A group day tour down in the Brecks today. The weather forecast looked pretty apocalyptic earlier in the week – a weather warning for strong winds and rain expected all through the morning at least – to the point where there were thoughts of cancelling. However, holding our nerve it looked like the forecast was improving slightly as we got closer to the day. As it turned out, it was another windy day, but bearable, and it stayed dry all day. And we had a fantastic day out with loads of birds!
Our first destination for the morning saw us park up by a ride into the forest. As we walked in along the track, a Woodlark flew up from the clearing next to us and started singing, just what we were hoping to see here. We watched it towering up into the sky – noting its rounded wings and very short tail. Given the wind this morning it was remarkable just how high it went and how hard it was having to work to maintain its position.
Eventually the Woodlark descended again and dropped down onto the short heather a bit further along. We walked over to try to get a closer look but before we could get there it flew again and disappeared into some long grass over by the trees at the back of the clearing. We carried on down to where the path cuts through under the railway, flushing a Yellowhammer from the bushes by the path on the corner.
As we stopped to scan the open area beyond the path, three Woodlarks flew up from the long grass over the other side in front of the trees. Two of them, presumably a pair, flew away behind us but the other one, a lone male hovered up singing again before dropping down into the short grass. Now we could get a really good look at it on the ground in the scope.
With really good views of Woodlark secured, we followed the path round by the reedbed towards the river. A pair of Long-tailed Tits flitted through the brambles ahead of us and a Reed Bunting called from somewhere in the reeds. One or two Siskins periodically flew over calling. Two Greylag Geese flew high overhead, following the river valley, and three Teal flew low over the reeds past us.
Down at the river, the trees seemed very quiet. It was grey and cool and rather windy, with the wind lashing the tops of the poplars, so perhaps no surprise that the birds were hiding themselves, probably feeding in the denser alders and birches. We walked slowly down to the furthest stand of poplars, listening for any sound of woodpeckers on the way.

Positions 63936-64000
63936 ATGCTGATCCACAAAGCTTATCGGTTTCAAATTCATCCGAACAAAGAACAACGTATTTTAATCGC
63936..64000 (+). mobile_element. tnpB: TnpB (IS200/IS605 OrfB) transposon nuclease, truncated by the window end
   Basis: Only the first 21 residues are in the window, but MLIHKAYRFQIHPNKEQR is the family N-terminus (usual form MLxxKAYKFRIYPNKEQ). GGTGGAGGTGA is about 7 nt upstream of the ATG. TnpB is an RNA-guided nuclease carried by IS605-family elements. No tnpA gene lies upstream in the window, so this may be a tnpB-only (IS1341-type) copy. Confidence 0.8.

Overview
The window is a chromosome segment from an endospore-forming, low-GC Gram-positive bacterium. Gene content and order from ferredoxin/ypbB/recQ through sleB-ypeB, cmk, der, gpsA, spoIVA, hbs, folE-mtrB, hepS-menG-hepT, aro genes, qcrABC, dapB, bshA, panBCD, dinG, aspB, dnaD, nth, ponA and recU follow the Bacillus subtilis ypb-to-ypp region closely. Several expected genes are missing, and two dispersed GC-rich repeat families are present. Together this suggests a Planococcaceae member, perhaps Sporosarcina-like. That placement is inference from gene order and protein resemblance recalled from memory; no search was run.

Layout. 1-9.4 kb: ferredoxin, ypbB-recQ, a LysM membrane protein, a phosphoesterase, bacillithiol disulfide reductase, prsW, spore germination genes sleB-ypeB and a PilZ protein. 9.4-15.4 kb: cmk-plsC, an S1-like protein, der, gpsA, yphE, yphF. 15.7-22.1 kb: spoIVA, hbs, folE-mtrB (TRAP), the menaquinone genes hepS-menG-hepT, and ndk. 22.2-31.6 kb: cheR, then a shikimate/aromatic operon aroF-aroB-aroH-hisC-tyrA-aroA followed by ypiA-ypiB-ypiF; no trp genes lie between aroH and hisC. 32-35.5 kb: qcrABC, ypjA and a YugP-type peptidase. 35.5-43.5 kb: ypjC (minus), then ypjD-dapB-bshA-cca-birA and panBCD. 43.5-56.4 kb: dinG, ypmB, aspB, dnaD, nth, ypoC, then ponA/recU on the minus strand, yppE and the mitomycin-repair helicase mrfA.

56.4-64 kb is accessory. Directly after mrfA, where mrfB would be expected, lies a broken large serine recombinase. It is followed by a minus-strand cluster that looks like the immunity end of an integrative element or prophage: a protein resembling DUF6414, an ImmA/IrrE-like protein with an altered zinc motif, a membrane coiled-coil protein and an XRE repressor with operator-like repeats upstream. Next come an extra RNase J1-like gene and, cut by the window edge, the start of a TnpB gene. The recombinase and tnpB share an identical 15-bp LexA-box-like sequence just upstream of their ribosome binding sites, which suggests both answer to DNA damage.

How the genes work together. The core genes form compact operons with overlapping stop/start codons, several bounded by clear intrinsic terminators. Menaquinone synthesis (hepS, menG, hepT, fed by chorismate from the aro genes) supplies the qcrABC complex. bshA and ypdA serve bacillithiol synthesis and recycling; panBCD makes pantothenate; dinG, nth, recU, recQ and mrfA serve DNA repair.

A Nuthatch called from the back of the trees and eventually showed itself on one of the trunks in front of us. A pair of Stock Doves flew through the trees the other side of the river. We scanned the alders across the river from here, which have been a good spot for the Lesser Spotted Woodpeckers in recent days, but it didn’t seem like we would be lucky here today.
With other things to do this morning, we decided to give up and walk back. The trees half way back are sometimes a bit more sheltered from the wind, so we stopped to have a brief scan of the alders across the river here. There seemed to be a bit more life here – a Great Tit was singing at least – but there didn’t seem to anything much in the trees. We were just walking away when we looked across the river and noticed something move in the branches. Lifting our binoculars and looking where it seemed to land we found a Lesser Spotted Woodpecker!
It dropped down and we lost sight of it, but at least we now knew where at least one of the Lesser Spotted Woodpeckers was hiding. As we stood and stared at the trees, one of the group spotted a red crown looking round from behind one of the alder trunks – a male Lesser Spotted Woodpecker. It was obviously working its way slowly up the other side of the trunk, out of view, but would occasionally come round onto the side, where we could see it. As well as its red crown, we could see its ladder-striped back and appreciate its small size.
As it kept disappearing from view behind the tree, it was hard to get the Lesser Spotted Woodpecker in the scope for any lengthy period but eventually it came round onto the side for a bit longer. Unfortunately, not all the group got to see it in the scope before it set off along a side branch and then flew up into the tops beyond. When we tried to get the scope on it again, it moved and we lost sight of it. We alerted the other people along the river bank, but despite lots of pairs of eyes scanning we couldn’t find it again. Someone did find a Great Spotted Woodpecker though, on the rotting stump of a dead tree, which was a bit more accommodating, giving much more prolonged scope views.
The skies seemed to have lightened a little, even though it was still remaining solidly cloudy. With the morning getting on now, it was time to go looking for Goshawks, so we headed back to the van, stopping on the way to admire a female Stonechat which flew across the path ahead of us and perched on the sheltered side of a bush to preen. Then we drove over to a spot overlooking an area of forest.